Representative Comstock’s words are meant to reassure her constituents that she is working hard for them, in a reasonable, centrist way. Unfortunately, her actions belie her words at almost every turn. Paying lip-service to increasing community health and healthcare affordability, but then turning around and defunding Title X health centers is nothing short of outrageous.

Extolling the virtues of her plan to increase financial aid to those individuals who have been affected by the opiate crisis, and then voting to take away their eligibility for unemployment benefits is beyond hypocritical.

Explaining away a vote to allow wildlife cubs to be killed in their dens because of states’ rights, despite the community-driven process that resulted in the original rule, flies in the face of reason.

If I were your Representative, and I had done those things, I’d be hiding from you too.

5 thoughts on “If I were Barbara Comstock, I’d be avoiding you, too.

  1. Letter to Comstock re: HJ.Res. 69:

    As a constituent I am writing to express my strong concern over your vote on H.J. Res. 69, the Congressional Review Act (CRA) resolution to rescind the U.S. Fish and Wildlife Service’s (FWS) Alaska National Wildlife Refuges Rule. This reasonable rule helps protect bears, wolves and other iconic carnivores on federal public lands to conserve wildlife and natural ecosystems that benefit all Americans.

    Your vote on H. J. Res. 69 is very discouraging. You supported legislation that would allow application of Alaska’s scientifically indefensible “predator control” policy on national wildlife refuges in the state, including on America’s crown jewel Arctic National Wildlife Refuge. Alaska’s predator control program aims to drive down carnivore numbers through extreme practices including killing mother bears with cubs, killing wolves with pups in their dens, and trapping, baiting and using airplanes to scout bears, all in an effort to increase game populations. Voiding this vital rule not only would jeopardize iconic species in Alaska, but would also subvert fundamental environmental laws and undermine federal management of public lands.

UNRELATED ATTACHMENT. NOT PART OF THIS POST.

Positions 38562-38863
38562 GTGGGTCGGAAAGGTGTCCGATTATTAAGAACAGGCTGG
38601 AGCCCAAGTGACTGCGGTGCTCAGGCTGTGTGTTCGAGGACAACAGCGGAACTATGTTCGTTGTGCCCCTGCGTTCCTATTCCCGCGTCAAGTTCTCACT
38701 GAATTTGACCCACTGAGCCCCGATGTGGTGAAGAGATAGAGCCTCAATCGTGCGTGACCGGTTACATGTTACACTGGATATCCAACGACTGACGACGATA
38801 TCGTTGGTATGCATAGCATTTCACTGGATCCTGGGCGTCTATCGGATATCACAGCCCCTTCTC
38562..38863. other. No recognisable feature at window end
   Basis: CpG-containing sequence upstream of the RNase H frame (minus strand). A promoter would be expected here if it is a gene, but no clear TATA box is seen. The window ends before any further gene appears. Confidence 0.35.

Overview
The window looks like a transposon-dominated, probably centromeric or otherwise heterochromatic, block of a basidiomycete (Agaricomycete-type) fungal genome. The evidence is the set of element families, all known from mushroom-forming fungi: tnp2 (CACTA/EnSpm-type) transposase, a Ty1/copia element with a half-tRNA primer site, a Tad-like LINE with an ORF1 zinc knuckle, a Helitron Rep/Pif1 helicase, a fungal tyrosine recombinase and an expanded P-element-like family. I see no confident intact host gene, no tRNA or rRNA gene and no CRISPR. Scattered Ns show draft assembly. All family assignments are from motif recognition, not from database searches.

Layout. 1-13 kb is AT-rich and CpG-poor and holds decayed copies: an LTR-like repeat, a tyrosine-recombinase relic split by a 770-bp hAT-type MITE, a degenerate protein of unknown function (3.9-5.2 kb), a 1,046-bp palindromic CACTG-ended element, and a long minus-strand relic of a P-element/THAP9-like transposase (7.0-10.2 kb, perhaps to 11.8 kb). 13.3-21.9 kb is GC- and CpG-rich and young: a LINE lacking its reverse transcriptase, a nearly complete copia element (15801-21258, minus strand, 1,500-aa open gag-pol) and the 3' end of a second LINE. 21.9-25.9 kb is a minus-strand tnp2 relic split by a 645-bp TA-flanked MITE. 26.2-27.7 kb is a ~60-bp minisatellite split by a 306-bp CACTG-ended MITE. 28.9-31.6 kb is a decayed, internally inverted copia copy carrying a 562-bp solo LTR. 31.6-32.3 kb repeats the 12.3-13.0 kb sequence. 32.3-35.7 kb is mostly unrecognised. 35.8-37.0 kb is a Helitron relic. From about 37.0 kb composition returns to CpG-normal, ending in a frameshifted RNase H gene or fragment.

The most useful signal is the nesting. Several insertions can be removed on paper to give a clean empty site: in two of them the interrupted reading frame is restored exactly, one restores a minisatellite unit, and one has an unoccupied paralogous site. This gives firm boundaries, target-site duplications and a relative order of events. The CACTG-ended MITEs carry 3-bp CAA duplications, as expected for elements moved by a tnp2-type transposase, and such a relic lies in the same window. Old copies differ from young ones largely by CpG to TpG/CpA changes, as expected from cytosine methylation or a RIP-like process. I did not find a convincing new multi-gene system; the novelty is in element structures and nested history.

This is a blatant vote against wildlife and our treasured National Wildlife Refuge System. As your constituent, I expect you to do everything you can to support science-based protections for wildlife in our national wildlife refuges, parks and other public lands.

    I hope in the future you will reconsider your stance on these issues and stand up to protect America’s iconic wildlife and public lands.

    Like